Professor Tikki Pangestu
Visiting Professor, Lee Kuan Yew School of Public Policy, National University of Singapore (NUS)


What is the enabling environment for multi-stakeholder partnerships to work in implementation of the SDGs? My view is that whether it's government, industry or civil society, there has to be an alignment of self-driven incentives. All the stakeholders must see that there’s something in it for them. Implementation is not really the role of the UN; it is a national, local responsibility, because a big part of it is very context-specific. So that requires public-private partnerships, and other collaborations across sectors. Community, consumers, and local implementation is very important. There’s a saying: "Knowledge is global, but the use of knowledge is local."

Dr Julie Delforce
Senior Sector Specialist, Agricultural Development & Food Security, Australian Department of Foreign Affairs and Trade (DFAT)


Responsibility for implementing Agenda 2030 lies with everyone: governments, all the multilateral and regional organisations, the private sector, communities, and individuals. Reforming trade rules in agriculture would give a big boost to global income, and aid in the implementation of SDGs, as well as many other benefits related to developing countries. In Australia, in order to achieve development objectives, we have a private sector engagement strategy guiding government’s work with both local and multinational businesses. That strategy is based on a principle of shared value, recognising that businesses can aim for sustainable social impact and development outcomes, while still achieving the best commercial returns. The role of government here can be to catalyse some of that activity: make connections that businesses may have missed, identify opportunities, and to provide, in some cases, the ability to promote the work that’s been done.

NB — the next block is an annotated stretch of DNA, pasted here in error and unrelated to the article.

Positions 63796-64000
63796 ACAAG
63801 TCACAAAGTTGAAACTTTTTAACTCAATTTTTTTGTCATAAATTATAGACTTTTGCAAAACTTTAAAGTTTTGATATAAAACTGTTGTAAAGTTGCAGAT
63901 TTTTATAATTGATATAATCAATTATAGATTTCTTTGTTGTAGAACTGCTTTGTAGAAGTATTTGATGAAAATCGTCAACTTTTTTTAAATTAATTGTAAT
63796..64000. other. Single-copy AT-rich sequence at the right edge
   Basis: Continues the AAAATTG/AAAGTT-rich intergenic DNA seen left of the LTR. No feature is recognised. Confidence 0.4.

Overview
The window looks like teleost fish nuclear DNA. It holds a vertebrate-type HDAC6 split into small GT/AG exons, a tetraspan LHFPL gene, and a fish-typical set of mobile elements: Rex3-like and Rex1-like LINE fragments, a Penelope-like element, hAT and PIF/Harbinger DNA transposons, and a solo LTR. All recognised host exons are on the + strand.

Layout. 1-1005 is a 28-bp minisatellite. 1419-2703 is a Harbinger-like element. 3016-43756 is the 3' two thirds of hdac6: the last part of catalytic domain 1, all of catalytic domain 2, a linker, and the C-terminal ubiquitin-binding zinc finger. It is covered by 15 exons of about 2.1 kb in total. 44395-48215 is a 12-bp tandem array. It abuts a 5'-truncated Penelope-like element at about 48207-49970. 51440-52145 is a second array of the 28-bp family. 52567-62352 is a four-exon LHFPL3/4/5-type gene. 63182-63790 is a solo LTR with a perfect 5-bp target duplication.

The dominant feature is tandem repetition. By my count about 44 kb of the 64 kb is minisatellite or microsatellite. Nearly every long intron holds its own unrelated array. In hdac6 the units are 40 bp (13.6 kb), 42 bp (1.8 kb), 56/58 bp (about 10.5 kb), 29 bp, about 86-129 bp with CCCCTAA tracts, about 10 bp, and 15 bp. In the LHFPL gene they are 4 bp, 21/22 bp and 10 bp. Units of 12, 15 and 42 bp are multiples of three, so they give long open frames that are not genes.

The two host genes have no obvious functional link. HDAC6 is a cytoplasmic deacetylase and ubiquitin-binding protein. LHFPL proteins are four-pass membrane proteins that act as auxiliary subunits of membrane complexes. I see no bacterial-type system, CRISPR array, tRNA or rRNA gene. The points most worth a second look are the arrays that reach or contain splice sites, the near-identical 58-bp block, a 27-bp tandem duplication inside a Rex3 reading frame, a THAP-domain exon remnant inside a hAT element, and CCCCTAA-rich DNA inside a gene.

Mr Joel Angelito Palma
Chief Executive Officer, WWF-Philippines


It’s an emphasis on how we should manage our resources – in terms of global consumption and production, and the partnerships we can foster. These days, with social media and its good intents, we’re seeing more information come in; we see a lot of young people trying to decipher where their food is coming from, and how sustainable the process is. The economic power that millennials now have – they have the option to pay more so they get more sustainable and nutritious food. But that’s only one part of the equation – there are those in the rural areas that we also need to be supporting, such as providing micronutrients to households. It’s really about working together to meet these needs.

Ms Anita Nirody
UN Resident Coordinator & UNDP Resident Representative for the Republic of Indonesia


If we look globally, across the SDGs, there is a clear realisation that no one institution – and certainly not the public sector by itself – is going to be able to finance the work toward achieving the goals. One has to look at innovative and different ways to finance this cause. There’s a saying: “SDGs imply a partnership shift: from donor to recipient to development partners; from funding to financing; and from shared interests to shared values.” I think that captures the breadth and complexity of the task at hand; the number of institutions, disciplines and sectors that need to be engaged. We've also heard that there are so many solutions out there, which need to be accelerated.